Solomon Had It Easier
Chapter 25: Fowl Play

Copyright© 2016 by Scriptorius

Judge Embert Wimple was cruising towards the end of his long legal career. Time was closing in and his honour had not yet solved the riddle of the universe. He now accepted the Big Bang theory, but what about the position before that event? A man needed leisure to come up with an answer, to indulge in the famous ninety-nine per cent perspiration which just might precede a great mental breakthrough. The judge was also ever-more conscious of his growing crankiness. Some of his recent interjections from the bench had left his own jaw dropping, let alone those of counsels and their principals. Today might well produce more of the same, for Embert Wimple was feeling a little cantankerous. That was his own fault for staying awake half the night, listening to the doings of England’s cricketers on their overseas tour. Well, he would try to curb himself.

Now, what was on the menu today? Ah, yes, Oldroyd versus Oldroyd. That didn’t seem too promising. Probably another tiresome family wrangle and, his honour noted, one concerning an incident which took place outside his normal jurisdiction, the third of its kind in short order. No doubt there were reasons, into which he did not wish to enquire. A further point of interest was that the advocates represented the extremes of age among the local practitioners. The plaintiff, George Oldroyd, had placed his case in the hands of the vastly experienced but rapidly declining Simon Fortescue, while the defendant, Margaret Oldroyd, had entrusted hers to the young terrier, Arabella Bray. Fortescue had let it be known that he was likely to retire in the near future, so any case now might be his last. High time, in Embert Wimple’s view. For goodness sake, the man must in his late seventies.

Still revelling in his position of not being inconvenienced by a jury, the judge took his place, verified that all was as it should be and, assuming his most brisk manner, addressed Fortescue. “Let’s get going, Mr Forecastle.”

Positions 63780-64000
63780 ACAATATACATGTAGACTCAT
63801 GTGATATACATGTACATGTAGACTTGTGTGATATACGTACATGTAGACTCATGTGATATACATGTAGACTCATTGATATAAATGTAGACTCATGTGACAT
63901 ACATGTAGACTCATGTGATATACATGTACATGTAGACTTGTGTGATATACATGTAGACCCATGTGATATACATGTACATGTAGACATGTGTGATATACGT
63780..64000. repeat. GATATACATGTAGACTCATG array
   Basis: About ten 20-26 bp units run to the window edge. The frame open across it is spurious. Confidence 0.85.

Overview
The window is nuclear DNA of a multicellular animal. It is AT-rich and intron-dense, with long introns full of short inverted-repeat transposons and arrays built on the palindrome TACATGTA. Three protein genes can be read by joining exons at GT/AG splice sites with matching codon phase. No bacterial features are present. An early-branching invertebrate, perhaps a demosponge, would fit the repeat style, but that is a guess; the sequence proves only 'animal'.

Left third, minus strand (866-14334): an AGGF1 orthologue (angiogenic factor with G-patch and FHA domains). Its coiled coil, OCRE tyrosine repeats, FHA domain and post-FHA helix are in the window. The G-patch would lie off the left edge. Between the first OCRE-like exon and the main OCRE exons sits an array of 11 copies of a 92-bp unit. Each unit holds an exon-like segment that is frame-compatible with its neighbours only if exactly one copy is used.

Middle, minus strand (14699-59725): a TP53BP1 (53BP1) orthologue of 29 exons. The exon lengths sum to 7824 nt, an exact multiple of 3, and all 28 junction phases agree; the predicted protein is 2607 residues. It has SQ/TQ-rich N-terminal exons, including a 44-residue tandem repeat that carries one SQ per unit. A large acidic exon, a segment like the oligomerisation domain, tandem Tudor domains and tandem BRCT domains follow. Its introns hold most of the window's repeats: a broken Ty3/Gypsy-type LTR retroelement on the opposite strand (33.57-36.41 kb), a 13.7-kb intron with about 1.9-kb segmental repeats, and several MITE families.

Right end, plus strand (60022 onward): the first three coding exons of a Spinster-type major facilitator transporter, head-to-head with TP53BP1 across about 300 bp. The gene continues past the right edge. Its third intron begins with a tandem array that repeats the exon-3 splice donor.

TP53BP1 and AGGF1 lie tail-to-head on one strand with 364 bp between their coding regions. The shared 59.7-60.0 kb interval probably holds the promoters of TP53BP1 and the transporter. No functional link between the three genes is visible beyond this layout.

Prosecuting counsel, who had been busy massaging his knuckles, sprang to attention. “May it please Your Honour, we are dealing here with a dispute between husband and wife. Mr and Mrs Oldroyd are in their middle fifties and have been married for twenty-eight years.”

The judge pounced immediately, giving vent to a touch of irascibility. “I assume you mean married to one another?” he said sharply.

“Yes. In –”

“It’s just as well to be precise in these matters. Go on.”

Slightly shaken, Fortescue offered a small bow. “Thank you. In recent years, there have been marital strains. Though continuing to live together conventionally, the parties were drifting into estrangement. Finally, my client decided that something should be done to impart spice to the union. With this in mind, he suggested to his wife that the two might undertake an expedition.”

“Did he indeed?” said the judge, his romantic side evoking visions of dizzy mountains, mighty chasms, white water, jungles and the like. “That certainly sounds lively enough. Something Himalayan, perhaps?”

“Not quite, Your Honour. Mr Oldroyd proposed a walk on Ilkley Moor, his idea being to rekindle something of the spirit of courtship years.”

The judge leapt in again. “Possibly not what many might consider high adventure, but no doubt all such things are relative. However, let us not digress. Continue, please.”